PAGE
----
The Transformation may be, by the author’s account, a novel. I’m not sure. If so it’s a little out of place on this here poetry list, but who cares? The disregard for genre is part of its charm. Spahr’s increasingly intensive connective writing brings as many things into relation that can fit into a linguistic scene. Actually that’s not quote true – the relationships she builds are precise ones, with particular contemporary and political resonances. For instance, the migration from Hawaii to NYC narrated in The Transformation brings us from a colonial scene to it’s obverse: late 2001 America. Within this broader frame, all manner of institutional effects, social contradictions and forms of natural life are brought into conversation. That’s what keeps Spahr’s work from lapsing into a hippie monism or relativism: the politicized frame always reconfigures the disparate material into a specific critique. And Apocalypto.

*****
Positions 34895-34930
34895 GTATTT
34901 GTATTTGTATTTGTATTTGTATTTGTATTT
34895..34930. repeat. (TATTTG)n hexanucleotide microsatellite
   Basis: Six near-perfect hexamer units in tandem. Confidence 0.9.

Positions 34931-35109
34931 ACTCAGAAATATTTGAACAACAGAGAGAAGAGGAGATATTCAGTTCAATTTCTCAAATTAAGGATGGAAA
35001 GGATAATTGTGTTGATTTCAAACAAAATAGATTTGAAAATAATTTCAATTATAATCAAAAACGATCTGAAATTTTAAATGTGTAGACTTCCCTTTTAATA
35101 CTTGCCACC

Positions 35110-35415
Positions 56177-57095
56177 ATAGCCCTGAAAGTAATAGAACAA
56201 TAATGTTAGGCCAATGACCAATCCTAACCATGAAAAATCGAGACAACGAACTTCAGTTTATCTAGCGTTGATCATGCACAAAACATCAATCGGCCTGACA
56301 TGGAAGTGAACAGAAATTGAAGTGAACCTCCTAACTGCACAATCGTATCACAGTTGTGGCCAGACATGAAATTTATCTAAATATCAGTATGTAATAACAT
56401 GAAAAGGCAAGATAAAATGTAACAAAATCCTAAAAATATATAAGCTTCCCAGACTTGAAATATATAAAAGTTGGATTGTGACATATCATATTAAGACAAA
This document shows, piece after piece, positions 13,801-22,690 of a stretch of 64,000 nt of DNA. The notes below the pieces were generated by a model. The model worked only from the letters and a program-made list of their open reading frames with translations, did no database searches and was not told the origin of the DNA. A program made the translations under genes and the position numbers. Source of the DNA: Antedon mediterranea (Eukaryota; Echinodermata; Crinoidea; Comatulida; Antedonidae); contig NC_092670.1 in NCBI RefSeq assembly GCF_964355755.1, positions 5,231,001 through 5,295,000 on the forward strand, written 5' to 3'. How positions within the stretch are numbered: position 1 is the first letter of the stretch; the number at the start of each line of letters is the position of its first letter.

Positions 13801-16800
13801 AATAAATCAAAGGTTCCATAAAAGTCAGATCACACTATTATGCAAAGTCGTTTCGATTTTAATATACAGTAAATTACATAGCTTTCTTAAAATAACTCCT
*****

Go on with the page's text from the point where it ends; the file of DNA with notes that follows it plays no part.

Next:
Kevin Thurston and Lauren Bender | Boys are Retards | Produce | 2007

Kevin Thurston answers all the questions from a Cosmo Girl quiz-book, and he answers them truthfully. Is this because Thurston is a Cosmo Girl at heart? Or is it because he has a non-patronizing relationship to mass culture which allows him to engage with it formally, in a way which respects the sincerity of feeling structured by ideology? See, Thurston’s feelings are also ideological, he doesn’t pretend not to be cry during 3-D Imax Beowulf, he doesn’t pretend to be outside. Instead of a condescending attitude, instead of mocking forms of entertainment which swell legitimate emotion in legitimate humans, Thurston offers a skeptical but honest response to manipulative ad-affects. A single tear runs down his cheek.

Rod Smith | Deed | University of Iowa | 2007

There’s a part in 3-D Imax Beowulf where Beowulf jumps out of the eye of a seamonster, presumably killing the beast. How he got into the eye remains unclear. Deed is better than that scene, and Rod Smith is more heroic than Beowulf, by far.